Courtship has rules: you have to declare it first, the UN needs to ratify it, and once you’re in it you shouldn’t use cluster bombs or landmines, because they might blow the limbs off innocent children. For some people, courtship is a walk in the park, even if it’s taking place in a bleak, icy wasteland where the only thing relieving the monotony is a crevasse in the ice into which you could fall at any moment. For others, courtship feels like a bleak, icy wasteland, pocked with crevasses into which either party might fall at any moment, even if actually all you’re doing is walking in the park, or having a pint in your local. Who am I, to explain the differences between these two groups? If I believed in God, which I do sometimes, I’d say he was spiteful and mean and this was his idea of a joke, cf Cain and Abel, Sodom and Gomorrah, etc. (There is so much evidence for the Spiteful God theory that I suspect that theology is a self-perpetuating industry, like lightbulb sales, deliberately designed to avoid the obvious solution.)
Courtship sprang up around the same time as Alexander Graham Bell invented the phone. The first sentence spoken over the phone was, “Mr Watson, come here, I want to see you.” Since then, nothing has changed among the monkeys, except that, metaphorically, Mr Watson and Mr Alexander Graham Bell are now engaging in a torrid relationship via text message. Now the most important detail to remember while courting someone is that you must never, under any circumstances, phone them, as this will make them think you’re overly keen and some kind of bunnyboiler. As long as you remember this, you’ll have a full and happy life – no relationships, perhaps, but a full and happy life.
Like relationships, courtships tend to be full of holes and kept buoyant only by hope. A successful courtship will eventually see the two (or more) participants boarding the HMS Relation, and sailing off into the sunset until the iceberg of death or boredom abruptly shipwrecks them. Meanwhile, unsuccessful courters wave from the docks, amid much wailing and gnashing of teeth. Never mind, kids! With the appropriate Security Council resolution, you too might board the ship one day.
Courtship: Alexander Graham Bell's wife was deaf. 7 out of 10.
Review: Dinner parties
There is a difference between eating some food with some people, and meanwhile getting drunk, which is good, and having a dinner party, which is bad. I'm not sure exactly what the difference is, but I'd know it if I saw it.
The worst thing about dinner parties is the way people make orgasm noises to show their appreciation of the food, instead of just eating it. Makes me sick. I feel similarly about people who make loud, protracted orgasm noises during orgasm: they are trying far too hard, and the proof of this is that no one screams and wails like that when they are having quality time on their own with their right hand.
That isn’t actually the worst thing about dinner parties, though: I was being over-hasty, back there when I said that. The absolute worst thing is the mini-industry that has sprung up around the dinner party, with cookery schools and cooking holidays in Tuscany and bizarre foodstuffs like hazelnut oil and smoked pigeon, all of which exist purely for the purpose of impressing guests at dinner parties. If you are going to eat very expensive food, it should be in a hedonistic and mad way – perhaps taking off your clothes first and smearing sauce on your skin, that would be good – but actually dinner parties are very Blairite and Protestant.
I have been to a few dinner parties, even though I’m far too young for it, and they were terrible in principle even if they weren’t actually all that terrible. Normally, faced by a social situation I find morally reprehensible, I courageously drink a lot of wine very fast, which is unhelpful when there are a couple domestically abusing each other at the next table in a bar, but fine at dinner parties, where really the best thing to do is get dead drunk and then pass out under the table.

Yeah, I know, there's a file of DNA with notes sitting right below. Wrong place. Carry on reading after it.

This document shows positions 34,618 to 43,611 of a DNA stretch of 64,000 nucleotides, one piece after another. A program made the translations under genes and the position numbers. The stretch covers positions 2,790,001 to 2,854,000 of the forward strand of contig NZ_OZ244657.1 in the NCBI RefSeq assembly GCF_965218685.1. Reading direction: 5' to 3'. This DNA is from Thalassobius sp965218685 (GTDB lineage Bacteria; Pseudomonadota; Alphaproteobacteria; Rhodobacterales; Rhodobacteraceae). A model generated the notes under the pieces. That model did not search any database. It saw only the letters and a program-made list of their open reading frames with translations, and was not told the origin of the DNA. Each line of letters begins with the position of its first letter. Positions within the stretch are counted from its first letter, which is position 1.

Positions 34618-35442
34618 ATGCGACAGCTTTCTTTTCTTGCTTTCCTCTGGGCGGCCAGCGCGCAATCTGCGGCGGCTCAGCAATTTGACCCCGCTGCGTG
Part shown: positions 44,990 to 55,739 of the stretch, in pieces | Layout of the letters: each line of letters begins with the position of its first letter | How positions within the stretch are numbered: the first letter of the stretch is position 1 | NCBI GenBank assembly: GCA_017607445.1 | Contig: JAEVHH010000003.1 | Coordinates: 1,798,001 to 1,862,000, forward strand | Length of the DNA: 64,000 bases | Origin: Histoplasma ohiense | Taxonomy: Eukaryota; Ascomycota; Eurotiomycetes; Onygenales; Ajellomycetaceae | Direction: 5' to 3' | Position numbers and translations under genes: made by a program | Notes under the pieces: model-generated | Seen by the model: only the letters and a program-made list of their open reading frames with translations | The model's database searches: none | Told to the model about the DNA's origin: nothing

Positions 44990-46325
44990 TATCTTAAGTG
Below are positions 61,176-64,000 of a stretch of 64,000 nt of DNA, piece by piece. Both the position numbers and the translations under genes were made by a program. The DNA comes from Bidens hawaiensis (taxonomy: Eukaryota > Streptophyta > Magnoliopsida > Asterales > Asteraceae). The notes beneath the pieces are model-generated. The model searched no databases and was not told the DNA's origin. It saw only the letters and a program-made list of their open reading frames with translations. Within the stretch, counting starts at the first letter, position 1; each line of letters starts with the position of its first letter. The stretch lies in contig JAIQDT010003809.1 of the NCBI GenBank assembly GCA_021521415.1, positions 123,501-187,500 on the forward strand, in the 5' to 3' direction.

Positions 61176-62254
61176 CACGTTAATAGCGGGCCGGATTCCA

Dinner parties: Stop playing with your food, just eat it like a normal human being. 3 out of 10.
Harry Hutton (the kind of man who, one day, with sufficient hormonal assistance, I hope to grow up to be) no longer allows comments on his blog. I’ve nicked the subject of this review from Hungbunny, which is artistically criminal, but that’s how the internet works: a big chamber of bollocks, floating around in the ether, rolling and bumping into each other and creating long chains of bollocks. Strange to think that, in the event of nuclear holocaust and the violent death of the human race, our bullshit will live on, circling cyberspace, waiting for the next intelligent species to develop the technology to re-access Hotmail.
This is not the point though. The point is: it’s quite impressive, isn’t it, to demand that no one comments on your blog. Very Marlene Dietrich. I hardly ever commented on Harry Hutton's blog anyway, because everyone there was always either exchanging facts about South American politics or talking about sleeping with underage prostitutes in Bangkok. I'm shamefully uninformed about one of these topics, and the other one makes me feel slightly nauseous, but you have to guess which is which.I like getting comments, even the one from Rob ages ago about frigging muffs or something. My love of comments remained unshaken even when Hungbunny had a fit of paranoia a few weeks ago and accused me of deleting his comments. I think there should be a comments function on everything, including novels and strangers on the bus. You could write on people’s foreheads what you thought of them, and it wouldn’t even be hurtful because they wouldn’t be able to read it.
Comments: Maybe Harry Hutton is playing hard to get. 7 out of 10.
Many of us work at the rockface of futility, chipping away at it day after day and then sticking the chips back on. Futility is now a major British industry, with an annual turnover of £3 billion.
It seems to me that…
Ah, what’s the point.
Futility: The engine behind several major technological advances. 3G mobiles, anyone? 2 out of 10.